Home » Brain Fitness »Cognitive Training »Diet »exercise »Memory »Physical fitness » Currently Reading:

Strength Training for Brain Fitness

Lots of research has shown that aerobic fitness may be a key to brain fitness. Now a new study suggests that strength training may be helpful, too.

A recent study in the Archives of Neurology shows that muscle strength is related to risk for Alzheimer’s disease. In a group of persons with an average age of 80 years, those with the greatest muscle strength had the lowest chance of developing Alzheimer’s over up to six years. About one in five of the people with the lowest muscle strength (the lowest 10%) developed Alzheimer’s disease over the study follow up, while fewer than one in ten of those with the greatest strength (the highest 10%) developed Alzheimer’s in the same time – about half the risk.

Does this mean that weight training will keep you from getting Alzheimer’s or other memory problems? It’s not clear. Endurance training has been shown to increase brain-derived neurotrophic growth factor (BDNF), a substance that facilitates the growth of new nerve cells in the brain. This increase in BDNF may be part of the reason why exercise improves cognition. But a recent study of weight training with middle-aged men and women didn’t show any change in BDNF with weight training.

Given the association of mood, cognition, and loss of muscle tissue in frailty (see another blog post about frailty here), though, maintaining muscle mass through weight training may be an important way to maintain and improve physical and cognitive functioning.


Boyle PA, et al. (2009). Association of muscle strength with the risk of Alzheimer disease and rate of cognitive decline in community-dwelling older persons. Archives of Neurology, 66, 1339-1344.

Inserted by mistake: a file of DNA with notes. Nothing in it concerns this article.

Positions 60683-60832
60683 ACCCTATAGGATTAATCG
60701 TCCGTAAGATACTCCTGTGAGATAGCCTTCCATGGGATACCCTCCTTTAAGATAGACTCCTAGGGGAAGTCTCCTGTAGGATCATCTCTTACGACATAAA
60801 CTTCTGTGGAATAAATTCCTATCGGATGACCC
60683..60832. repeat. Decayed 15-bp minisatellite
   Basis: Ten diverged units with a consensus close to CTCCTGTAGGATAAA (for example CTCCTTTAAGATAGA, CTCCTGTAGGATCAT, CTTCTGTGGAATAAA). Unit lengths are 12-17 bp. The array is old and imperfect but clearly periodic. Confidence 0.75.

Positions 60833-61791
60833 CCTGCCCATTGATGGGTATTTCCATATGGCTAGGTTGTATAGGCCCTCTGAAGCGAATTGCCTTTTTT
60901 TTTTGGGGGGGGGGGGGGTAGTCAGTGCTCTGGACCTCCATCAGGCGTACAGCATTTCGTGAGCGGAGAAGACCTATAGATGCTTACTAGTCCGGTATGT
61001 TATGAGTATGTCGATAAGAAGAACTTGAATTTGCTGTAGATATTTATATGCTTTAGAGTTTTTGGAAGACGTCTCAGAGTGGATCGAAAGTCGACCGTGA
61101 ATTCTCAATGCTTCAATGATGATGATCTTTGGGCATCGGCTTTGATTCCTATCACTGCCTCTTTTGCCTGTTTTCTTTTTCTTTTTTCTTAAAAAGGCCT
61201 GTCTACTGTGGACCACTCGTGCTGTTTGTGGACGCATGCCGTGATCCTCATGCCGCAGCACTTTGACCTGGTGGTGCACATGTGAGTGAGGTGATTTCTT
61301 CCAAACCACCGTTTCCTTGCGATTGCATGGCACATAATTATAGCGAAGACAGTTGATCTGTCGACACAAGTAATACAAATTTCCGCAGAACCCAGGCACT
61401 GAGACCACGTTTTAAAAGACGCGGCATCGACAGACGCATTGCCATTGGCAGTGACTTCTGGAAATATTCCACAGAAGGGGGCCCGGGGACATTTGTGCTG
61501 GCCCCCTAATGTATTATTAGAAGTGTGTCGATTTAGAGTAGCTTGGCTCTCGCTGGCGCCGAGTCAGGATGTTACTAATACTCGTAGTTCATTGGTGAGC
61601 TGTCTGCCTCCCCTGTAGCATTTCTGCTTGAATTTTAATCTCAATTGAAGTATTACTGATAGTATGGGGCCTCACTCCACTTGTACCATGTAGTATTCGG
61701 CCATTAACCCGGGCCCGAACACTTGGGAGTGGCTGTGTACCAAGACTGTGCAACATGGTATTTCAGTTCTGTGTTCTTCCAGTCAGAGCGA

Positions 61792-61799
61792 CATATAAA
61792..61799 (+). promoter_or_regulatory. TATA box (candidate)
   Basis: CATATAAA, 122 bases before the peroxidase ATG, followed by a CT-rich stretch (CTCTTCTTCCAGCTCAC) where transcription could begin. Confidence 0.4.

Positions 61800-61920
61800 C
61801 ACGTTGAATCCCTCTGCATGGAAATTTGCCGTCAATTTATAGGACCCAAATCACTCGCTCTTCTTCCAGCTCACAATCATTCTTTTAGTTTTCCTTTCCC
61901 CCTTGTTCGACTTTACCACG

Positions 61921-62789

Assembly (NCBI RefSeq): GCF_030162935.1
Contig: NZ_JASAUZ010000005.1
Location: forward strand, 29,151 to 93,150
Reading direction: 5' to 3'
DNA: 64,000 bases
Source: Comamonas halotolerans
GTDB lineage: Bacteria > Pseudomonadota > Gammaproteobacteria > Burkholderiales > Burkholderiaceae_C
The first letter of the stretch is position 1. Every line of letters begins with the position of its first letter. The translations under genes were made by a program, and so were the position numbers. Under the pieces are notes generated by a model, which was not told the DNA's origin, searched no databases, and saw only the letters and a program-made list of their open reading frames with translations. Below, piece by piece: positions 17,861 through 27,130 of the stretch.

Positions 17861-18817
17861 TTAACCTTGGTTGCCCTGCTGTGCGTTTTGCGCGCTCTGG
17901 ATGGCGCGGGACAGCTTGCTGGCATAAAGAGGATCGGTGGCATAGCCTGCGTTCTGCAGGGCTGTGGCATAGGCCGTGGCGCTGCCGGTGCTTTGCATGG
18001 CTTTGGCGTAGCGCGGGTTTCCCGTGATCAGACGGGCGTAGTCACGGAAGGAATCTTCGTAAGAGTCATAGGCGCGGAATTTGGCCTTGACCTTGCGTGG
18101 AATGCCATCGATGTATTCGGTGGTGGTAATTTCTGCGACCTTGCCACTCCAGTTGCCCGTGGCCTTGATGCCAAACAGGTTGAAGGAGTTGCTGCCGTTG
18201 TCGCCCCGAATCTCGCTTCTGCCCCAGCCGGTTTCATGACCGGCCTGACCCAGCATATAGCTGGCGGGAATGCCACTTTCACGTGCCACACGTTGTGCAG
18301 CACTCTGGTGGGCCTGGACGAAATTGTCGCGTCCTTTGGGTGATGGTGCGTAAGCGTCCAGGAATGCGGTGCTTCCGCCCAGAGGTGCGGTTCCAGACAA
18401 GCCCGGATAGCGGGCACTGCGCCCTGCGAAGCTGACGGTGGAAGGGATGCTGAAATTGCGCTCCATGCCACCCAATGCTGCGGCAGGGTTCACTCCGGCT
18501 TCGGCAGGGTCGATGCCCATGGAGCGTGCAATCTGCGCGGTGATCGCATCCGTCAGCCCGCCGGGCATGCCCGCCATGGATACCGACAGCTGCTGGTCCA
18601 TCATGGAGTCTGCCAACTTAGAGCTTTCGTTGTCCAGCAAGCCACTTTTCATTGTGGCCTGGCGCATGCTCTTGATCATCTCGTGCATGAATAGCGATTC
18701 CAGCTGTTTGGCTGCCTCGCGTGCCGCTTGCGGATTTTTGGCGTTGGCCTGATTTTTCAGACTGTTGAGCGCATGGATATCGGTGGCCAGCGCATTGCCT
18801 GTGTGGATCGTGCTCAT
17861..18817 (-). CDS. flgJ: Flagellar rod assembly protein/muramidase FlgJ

Levinger I, et al. (2008). BDNF, metabolic risk factors, and resistance training in middle-aged individuals. Medicine and Science in Sports and Exercise, 40, 535-541.

Comment on this Article:

Brain Fitness

Fire Prevention Measures Around The House

As a continuation of the fire prevention advice we provided you with at a previous date, we are now going to discuss a few additional ways of preventing fires and fire-related accidents inside your house. Handle Your Smoke Detectors Carefully  Make sure your smoke detectors are properly verified at least …

Black Celeb Moms Joggling With Motherhood And Careers

If you have discovered black mom Jourdan Dunn’s secret on how to successfully joggle with motherhood and career obligations, you might have found a little inspiration for yourself. In case you’ve missed it, here’s a short recap: the gorgeous actress is a dedicated mom who puts her son first – …

Can You Resist Food Temptations When Dieting?

Bodybuilding, fitness, and all forms of workout in general go hand in hand with strict diets and eating habits. Foods rich in protein are at the core of building muscle mass; fruits and vegetables provide the body with the vitamins and minerals it needs during intensive workouts. But one of …

Strength Training and the Brain

Gray haired woman lifting weight

Lots of evidence points to the usefulness of aerobic exercise for maintaining and improving mental functioning (see a previous blog post here and an extensive review article here). It is not as clear, though, whether strength training has an effect. An article in JAMA Internal Medicine shows that even a …


Old book pen magnifier

Maria Konnikova posts an interesting article in this past Sunday’s New York Times on the effects of undivided attention and mindfulness. In her post, she links concentration to Sherlock Holmes (perhaps because that’s a link to her forthcoming book), but she provides a nice if brief review of some of …

RSS Worry and GAD Blog

  • 5 More Steps to Cope with Irritability
    This is a cross posting from my brain fitness blog. As it turns out, worry is probably bad for your brain fitness, so coping with worry not only can improve your mood but may also help improve your thinking and memory. Here the post: Irritability means letting small things that happen to all of us […]
  • Three Ways to Deal with Unconstructive Repetitive Thoughts
    Several researchers have shown that negative mood, anxiety, and distress can be associated with cognitive decline. Wilson and his colleague Patricia Boyle (both at Rush in Chicago) have shown with data from the Religious Orders Study that persons who are chronically distressed have a greater chance of cognitive decline. At the Cognitive Aging Summit (sponsor
  • Brain Fitness and The Mind of a Monk
    the contrast between Tibetan monks’ apparent calm, evident even on brain scans, and her own anxiety disorder. Ms. Warner says that she suffers from panic disorder,